As Pakistan heads towards another election year, the politics within the nation is taking a sharp turn. All of a sudden, issues like corruption have taken centre stage. And, no two political parties are as engrossed into this debate than the Pakistan Muslim League – Nawaz (PML-N) and the Pakistan Tehreek-e-Insaf (PTI). In the most recent round, PML-N’s Khwaja Asif delivered new blows at the leadership of PTI by chucking dirt on Imran Khan’s charitable organisation, namely the Shaukat Khanum Memoral Cancer Hospital.
Had these allegations not been so desperate and far-flung, Khan would have just ignored the matter. But, since the allegations included Shaukat Khanum, a charitable organisation that is perhaps one of the most transparent in the country, Imran retaliated with even stronger comebacks.
Khan’s Questions to the PML-N Leadership
Khan championed his claims by putting forth several questions to the PML-N leadership, and muscled on with various references from books and television documentaries that had tried to unveil corrupt practices by the Sharif family and others in the PML-N leadership.
Khan talked of a chapter on Nawaz Sharif in the book Capitalism’s Achilles Heel: Dirty Money and How to Renew the Free-Market System by Raymond Baker. What Khan failed to mention however (since, this was unnecessary) was that the chapter also talked of corruption by Benazir Bhutto and her husband Asif Ali Zardari, and also the Pakistan armed forces. Nevertheless, the book did cite quite a few instances of news reports from reputed sources pointing towards corruption by the Sharifs.
Khan also talked about a BBC Correspondent Special documentary entitled From Pakistan to Park Lane (via Ilford) – an investigation into how the Sharif family laundered their money and legitimised illegal funds, amounting to millions of dollars. What’s interesting is the fact that the documentary came out in 1999 and this is the first time it is publicly being discussed here in Pakistan.
Khan asked several questions of and only of Nawaz Sharif (yet Nawaz doesn’t seem to bother enough to entertain this offer). These include references to funds used to purchase in Pakistan and the United Kingdom. The questions largely focused and reflected on the following points.
Sharif’s Raiwind Residence
Quite a few questions seemed to ask of the Sharif family to provide proof for the acquisition of funds for the development of their Raiwind residence. Before the residence was completed, Raiwind was an isolated estate lying at the edge of the city of Lahore. Since the residence has been developed, the area has instantly become a potential goldmine for property and estate development.
The once isolated land now has an infrastructure rival to none in Pakistan, complete with man-made canals and road networks that link to major motorways in the country. Khan asked Sharif how the family managed to develop such an intricate infrastructure including all the amenities without the use of government funds. The Sharif estate is now worth billions of rupees.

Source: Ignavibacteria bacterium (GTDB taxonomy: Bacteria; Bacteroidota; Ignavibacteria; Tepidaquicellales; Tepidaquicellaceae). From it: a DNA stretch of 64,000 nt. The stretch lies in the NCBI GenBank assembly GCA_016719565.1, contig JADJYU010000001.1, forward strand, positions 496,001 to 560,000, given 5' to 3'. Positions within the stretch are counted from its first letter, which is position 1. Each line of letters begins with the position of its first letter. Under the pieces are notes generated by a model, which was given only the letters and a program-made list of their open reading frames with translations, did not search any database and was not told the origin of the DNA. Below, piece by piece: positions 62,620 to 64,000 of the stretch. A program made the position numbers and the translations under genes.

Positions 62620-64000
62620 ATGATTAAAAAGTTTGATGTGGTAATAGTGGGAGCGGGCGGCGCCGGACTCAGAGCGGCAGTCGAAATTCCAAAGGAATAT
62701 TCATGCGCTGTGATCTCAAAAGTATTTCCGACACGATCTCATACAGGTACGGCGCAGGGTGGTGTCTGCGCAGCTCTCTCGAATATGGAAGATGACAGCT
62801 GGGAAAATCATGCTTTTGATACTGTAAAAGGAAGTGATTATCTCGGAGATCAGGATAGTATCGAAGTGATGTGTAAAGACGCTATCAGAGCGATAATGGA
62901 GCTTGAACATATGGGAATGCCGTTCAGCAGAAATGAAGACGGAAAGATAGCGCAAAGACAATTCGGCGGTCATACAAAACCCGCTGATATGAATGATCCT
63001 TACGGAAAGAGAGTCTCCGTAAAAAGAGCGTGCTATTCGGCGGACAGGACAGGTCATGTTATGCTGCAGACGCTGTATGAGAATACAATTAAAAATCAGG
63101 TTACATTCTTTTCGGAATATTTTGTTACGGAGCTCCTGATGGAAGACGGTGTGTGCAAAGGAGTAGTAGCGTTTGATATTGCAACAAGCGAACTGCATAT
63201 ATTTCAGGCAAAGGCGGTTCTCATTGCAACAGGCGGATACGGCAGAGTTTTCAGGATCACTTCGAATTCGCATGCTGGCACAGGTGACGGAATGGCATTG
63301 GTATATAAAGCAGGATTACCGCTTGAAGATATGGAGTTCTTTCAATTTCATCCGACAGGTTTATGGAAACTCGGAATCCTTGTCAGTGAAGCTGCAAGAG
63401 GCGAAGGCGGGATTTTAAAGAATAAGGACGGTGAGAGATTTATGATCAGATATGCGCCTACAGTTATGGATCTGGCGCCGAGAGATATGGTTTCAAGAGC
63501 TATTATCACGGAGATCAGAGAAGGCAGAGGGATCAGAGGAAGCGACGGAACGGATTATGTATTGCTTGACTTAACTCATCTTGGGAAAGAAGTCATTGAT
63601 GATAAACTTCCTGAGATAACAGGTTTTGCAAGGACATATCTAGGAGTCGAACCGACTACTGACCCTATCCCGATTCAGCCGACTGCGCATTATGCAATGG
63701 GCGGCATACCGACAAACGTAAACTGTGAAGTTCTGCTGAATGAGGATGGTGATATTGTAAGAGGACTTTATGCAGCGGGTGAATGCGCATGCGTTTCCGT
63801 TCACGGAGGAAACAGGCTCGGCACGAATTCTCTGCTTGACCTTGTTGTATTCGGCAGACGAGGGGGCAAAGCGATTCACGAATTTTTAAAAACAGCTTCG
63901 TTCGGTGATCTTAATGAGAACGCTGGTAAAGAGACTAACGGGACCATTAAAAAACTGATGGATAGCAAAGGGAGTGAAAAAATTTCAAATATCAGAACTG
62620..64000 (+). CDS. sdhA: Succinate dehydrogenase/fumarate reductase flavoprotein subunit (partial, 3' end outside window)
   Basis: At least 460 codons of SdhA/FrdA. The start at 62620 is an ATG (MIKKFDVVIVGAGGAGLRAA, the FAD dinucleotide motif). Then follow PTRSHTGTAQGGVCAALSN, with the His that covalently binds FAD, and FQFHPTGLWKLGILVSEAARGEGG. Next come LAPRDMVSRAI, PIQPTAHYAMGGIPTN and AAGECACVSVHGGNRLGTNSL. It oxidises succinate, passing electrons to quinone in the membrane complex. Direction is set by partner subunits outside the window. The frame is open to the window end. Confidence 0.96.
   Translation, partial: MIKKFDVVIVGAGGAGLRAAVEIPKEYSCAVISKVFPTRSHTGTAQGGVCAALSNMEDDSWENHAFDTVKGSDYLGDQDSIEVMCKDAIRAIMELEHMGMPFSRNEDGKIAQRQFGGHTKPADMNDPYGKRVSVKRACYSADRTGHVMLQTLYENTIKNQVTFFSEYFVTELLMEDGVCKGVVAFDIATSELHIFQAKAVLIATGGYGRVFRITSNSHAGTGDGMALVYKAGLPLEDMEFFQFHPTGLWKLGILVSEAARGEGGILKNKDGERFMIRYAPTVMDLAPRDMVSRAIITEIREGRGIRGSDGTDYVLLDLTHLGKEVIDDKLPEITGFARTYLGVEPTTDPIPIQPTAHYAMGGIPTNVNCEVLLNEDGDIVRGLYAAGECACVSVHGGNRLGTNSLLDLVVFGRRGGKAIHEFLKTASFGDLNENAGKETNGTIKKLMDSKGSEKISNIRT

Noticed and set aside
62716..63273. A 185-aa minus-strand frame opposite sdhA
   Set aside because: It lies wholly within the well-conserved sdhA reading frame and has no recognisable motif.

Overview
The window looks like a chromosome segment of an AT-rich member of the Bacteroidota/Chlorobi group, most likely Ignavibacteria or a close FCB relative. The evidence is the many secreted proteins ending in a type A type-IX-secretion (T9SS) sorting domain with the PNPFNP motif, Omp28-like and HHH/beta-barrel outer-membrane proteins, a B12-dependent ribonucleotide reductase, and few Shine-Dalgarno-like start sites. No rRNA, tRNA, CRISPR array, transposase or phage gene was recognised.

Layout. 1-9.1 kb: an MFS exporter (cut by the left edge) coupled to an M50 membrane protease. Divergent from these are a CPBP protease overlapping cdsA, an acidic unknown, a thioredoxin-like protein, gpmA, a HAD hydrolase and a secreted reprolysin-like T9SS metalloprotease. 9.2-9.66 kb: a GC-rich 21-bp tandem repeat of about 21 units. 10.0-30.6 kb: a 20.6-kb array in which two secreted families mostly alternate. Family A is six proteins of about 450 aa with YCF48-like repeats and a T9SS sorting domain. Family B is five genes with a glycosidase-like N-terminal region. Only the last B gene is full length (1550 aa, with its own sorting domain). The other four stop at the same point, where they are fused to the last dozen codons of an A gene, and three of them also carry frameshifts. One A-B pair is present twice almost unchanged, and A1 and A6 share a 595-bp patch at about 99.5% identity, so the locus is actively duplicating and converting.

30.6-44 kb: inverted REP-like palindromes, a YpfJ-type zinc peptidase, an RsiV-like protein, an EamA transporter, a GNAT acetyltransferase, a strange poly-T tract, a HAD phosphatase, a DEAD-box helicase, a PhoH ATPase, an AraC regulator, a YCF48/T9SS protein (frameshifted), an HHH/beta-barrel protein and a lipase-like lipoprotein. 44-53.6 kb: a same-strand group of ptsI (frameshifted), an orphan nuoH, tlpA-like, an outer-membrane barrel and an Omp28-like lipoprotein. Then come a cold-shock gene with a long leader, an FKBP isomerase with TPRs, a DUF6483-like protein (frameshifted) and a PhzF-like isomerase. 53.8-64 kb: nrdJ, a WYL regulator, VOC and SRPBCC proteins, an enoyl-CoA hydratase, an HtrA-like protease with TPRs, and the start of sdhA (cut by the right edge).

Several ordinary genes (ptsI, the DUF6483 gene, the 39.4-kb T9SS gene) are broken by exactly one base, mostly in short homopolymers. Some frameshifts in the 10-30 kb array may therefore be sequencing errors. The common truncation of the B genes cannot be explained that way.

Mayfair Estate and Properties in the United Kingdom
Khan also mentioned several properties that the Sharifs have in the United Kingdom, particularly the apartments in Mayfair with an estimated worth of around Rs 4.5 billion. Problem isn’t as much that the family owns these properties and estates but that their tax returns do not include incomes from these properties. Thus, it becomes largely a matter of tax fraud. Nor are there any evidences of how the Sharif family acquired funds to purchase properties worth billions in and around posh areas in the United Kingdom.
Steel Mills in Jeddah
Not only did Khan ask Nawaz to clearly explain the corruption cases mounted against him (in courts since the ’90s) but also explain how he managed to launch several steel mills in Jeddah while in apparent exile. While in exile, the foreign bank accounts for the family were frozen until further notice and yet somehow, the family managed to reel in money to facilitate and fund the launch of magnanimous and extravagant projects such as the Jeddah Steel Mills.
Ping Pong ’90s
The nineties in Pakistan has seen the two parties – Pakistan People’s Party (PPP) and the PML-N – come into power, one after the other. The party in power would generally exercised dramatic shows of strength by opening up court cases against the other contender. Thus, this decade saw PPP open countless cases against PML-N (then PML), and the PML did the same. The British broadcaster BBC would often lead stories that represented case studies of how the two parties were constantly rivalling each other, even in the scales of corruption amass.
The BBC Correspondent Special title From Pakistan to Park Lane (via Ilford) demonstrated how the Sharif empire went from rags to riches with unlawful aid from laundered money and funds. However, an even earlier 1997 BBC documentary titled The Princess and the Playboy shed questionable insight into how Benazir Bhutto and Asif Ali Zardari stole money from Pakistani public funds. The documentary exposed a plunder worth billions of pounds and levelled allegations against Zardari accusing him in conspiring to murder his own brother-in-law.